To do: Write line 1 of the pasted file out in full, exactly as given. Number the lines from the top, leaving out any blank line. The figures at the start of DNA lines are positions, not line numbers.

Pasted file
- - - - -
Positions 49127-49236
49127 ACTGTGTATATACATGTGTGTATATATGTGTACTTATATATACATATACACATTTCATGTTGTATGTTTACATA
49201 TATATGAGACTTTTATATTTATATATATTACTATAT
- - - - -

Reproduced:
Positions 49127-49236